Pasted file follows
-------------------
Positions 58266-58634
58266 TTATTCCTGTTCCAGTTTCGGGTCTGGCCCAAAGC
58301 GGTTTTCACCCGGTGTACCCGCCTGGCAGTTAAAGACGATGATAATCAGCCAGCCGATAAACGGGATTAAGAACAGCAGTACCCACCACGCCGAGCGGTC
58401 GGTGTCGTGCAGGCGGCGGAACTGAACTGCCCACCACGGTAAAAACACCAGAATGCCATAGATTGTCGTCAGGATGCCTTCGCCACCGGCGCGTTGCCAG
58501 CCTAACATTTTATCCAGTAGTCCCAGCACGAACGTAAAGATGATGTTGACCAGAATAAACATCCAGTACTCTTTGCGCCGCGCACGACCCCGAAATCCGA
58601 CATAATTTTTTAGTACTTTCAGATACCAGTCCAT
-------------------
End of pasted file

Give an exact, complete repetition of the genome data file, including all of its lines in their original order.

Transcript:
Positions 58266-58634
58266 TTATTCCTGTTCCAGTTTCGGGTCTGGCCCAAAGC
58301 GGTTTTCACCCGGTGTACCCGCCTGGCAGTTAAAGACGATGATAATCAGCCAGCCGATAAACGGGATTAAGAACAGCAGTACCCACCACGCCGAGCGGTC
58401 GGTGTCGTGCAGGCGGCGGAACTGAACTGCCCACCACGGTAAAAACACCAGAATGCCATAGATTGTCGTCAGGATGCCTTCGCCACCGGCGCGTTGCCAG
58501 CCTAACATTTTATCCAGTAGTCCCAGCACGAACGTAAAGATGATGTTGACCAGAATAAACATCCAGTACTCTTTGCGCCGCGCACGACCCCGAAATCCGA
58601 CATAATTTTTTAGTACTTTCAGATACCAGTCCAT